How to Win: the person who is the only one not to smirk, smile or laugh is the leprechaun. You may want to set a time limit on this game because it may be impossible to have just one person standing at the end.
If you have a group of kids who think it’s fun to dress up, you can consider giving the winner a Green Leprechaun Beard as the prize ($3 at Amazon), making him the leprechaun. Otherwise, give all the kids a small prize or one of their party favors.
Now they’re probably ready to play a sitting game. Have them all take a seat around the table for a card game. You’ll need a deck of cards for every five kids, so consider two games playing simultaneously if you have more than ten kids.
Tell them about the Blarney Stone – you can find the information on Wikipedia here. You may want to print off the photos to explain to them how people hang upside down to kiss the battlement wall and how high they are. (To print: just click on the photo to see the enlarged picture, then right click on the white space surrounding the photo and choose “print”.)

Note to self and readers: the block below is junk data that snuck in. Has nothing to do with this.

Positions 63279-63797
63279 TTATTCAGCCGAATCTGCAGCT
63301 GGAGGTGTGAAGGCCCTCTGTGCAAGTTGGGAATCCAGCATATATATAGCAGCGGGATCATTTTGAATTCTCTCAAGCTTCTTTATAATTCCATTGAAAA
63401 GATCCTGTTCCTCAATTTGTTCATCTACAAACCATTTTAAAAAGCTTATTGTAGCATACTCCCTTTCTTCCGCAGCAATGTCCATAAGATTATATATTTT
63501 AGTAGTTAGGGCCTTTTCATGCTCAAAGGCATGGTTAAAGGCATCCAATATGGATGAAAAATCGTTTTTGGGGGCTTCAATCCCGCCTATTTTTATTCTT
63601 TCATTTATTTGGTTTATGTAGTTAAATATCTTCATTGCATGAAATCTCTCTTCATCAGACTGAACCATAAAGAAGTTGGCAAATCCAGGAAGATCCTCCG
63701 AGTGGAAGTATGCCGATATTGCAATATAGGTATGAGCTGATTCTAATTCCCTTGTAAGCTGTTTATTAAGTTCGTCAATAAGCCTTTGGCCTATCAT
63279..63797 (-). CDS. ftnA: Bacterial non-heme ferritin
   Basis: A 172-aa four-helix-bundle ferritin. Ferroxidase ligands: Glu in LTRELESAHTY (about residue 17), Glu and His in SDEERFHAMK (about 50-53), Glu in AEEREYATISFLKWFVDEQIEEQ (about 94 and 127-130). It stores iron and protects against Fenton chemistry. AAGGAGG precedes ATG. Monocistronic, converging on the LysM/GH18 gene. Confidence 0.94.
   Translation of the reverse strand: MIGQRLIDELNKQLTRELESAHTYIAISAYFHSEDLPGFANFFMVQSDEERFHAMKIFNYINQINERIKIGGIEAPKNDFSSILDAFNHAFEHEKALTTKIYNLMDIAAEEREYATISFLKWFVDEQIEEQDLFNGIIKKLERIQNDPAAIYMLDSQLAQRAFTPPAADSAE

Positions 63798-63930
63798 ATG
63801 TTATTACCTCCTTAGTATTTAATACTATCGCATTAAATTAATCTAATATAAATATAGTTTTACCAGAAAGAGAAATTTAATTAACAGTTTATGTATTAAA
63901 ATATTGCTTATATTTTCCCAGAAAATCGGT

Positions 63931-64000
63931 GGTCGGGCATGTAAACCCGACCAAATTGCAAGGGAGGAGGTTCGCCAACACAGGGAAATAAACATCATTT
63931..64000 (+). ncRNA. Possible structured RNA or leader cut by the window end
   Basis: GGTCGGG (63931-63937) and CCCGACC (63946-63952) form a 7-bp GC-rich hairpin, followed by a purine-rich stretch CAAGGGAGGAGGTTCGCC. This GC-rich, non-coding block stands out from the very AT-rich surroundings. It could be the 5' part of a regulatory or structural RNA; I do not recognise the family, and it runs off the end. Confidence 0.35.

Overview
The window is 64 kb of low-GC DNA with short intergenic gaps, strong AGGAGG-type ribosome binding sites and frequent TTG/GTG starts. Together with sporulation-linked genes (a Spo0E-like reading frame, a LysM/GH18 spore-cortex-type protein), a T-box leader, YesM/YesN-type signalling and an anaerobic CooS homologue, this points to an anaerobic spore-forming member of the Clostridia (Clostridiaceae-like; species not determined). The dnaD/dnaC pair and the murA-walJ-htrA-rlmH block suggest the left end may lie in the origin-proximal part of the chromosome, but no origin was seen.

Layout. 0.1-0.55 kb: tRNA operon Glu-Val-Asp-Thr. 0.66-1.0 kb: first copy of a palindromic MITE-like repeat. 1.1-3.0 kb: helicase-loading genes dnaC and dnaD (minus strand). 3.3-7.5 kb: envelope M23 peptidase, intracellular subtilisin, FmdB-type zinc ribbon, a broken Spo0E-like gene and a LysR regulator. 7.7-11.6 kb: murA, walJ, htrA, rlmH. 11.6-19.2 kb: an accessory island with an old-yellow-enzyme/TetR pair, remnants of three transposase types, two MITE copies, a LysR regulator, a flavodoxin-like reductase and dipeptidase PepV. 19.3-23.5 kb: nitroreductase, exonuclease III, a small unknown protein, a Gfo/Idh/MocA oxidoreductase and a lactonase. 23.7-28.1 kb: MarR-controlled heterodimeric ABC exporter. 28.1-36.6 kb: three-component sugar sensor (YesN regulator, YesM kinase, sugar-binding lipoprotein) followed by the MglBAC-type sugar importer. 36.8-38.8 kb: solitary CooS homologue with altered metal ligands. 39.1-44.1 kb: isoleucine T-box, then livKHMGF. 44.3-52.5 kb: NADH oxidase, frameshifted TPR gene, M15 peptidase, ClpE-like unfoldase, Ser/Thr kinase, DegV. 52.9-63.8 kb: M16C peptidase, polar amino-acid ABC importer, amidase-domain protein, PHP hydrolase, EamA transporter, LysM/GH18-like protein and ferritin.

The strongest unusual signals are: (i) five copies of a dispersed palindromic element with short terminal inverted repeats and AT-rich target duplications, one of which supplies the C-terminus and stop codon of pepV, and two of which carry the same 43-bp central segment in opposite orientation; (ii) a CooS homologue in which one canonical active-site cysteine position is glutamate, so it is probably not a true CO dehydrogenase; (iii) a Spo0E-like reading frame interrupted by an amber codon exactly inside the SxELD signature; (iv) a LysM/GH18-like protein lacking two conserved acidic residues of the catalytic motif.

It is said that the person who manages to complete the feat of kissing the Blarney Stone is given the gift of blarney – which is defined as eloquent speech and flattery that deceives or influences. (It’s also called the ability to tell a man to go to hell in such a way as he will look forward to the trip!)
How to Play Blarney
The card game I call Blarney is based on the game you may know as Cheat, Doubt It or Bullshit.
Deal out all the cards, face down. (It doesn’t matter if some players have more cards than others.) The person with the Ace of Spades goes first – if playing with two decks the Ace of Spades closest to the dealer’s left goes first.
Players have three choices:
- Play the expected cards they have in their hand – in this case the Ace of Spades and any other aces.
- Play a different card from their hand and bluff, saying it is what is expected.
- Or they can do both: play the expected card with other cards. This could also involve a bluff – you could say you were playing three aces but actually put four or five cards down.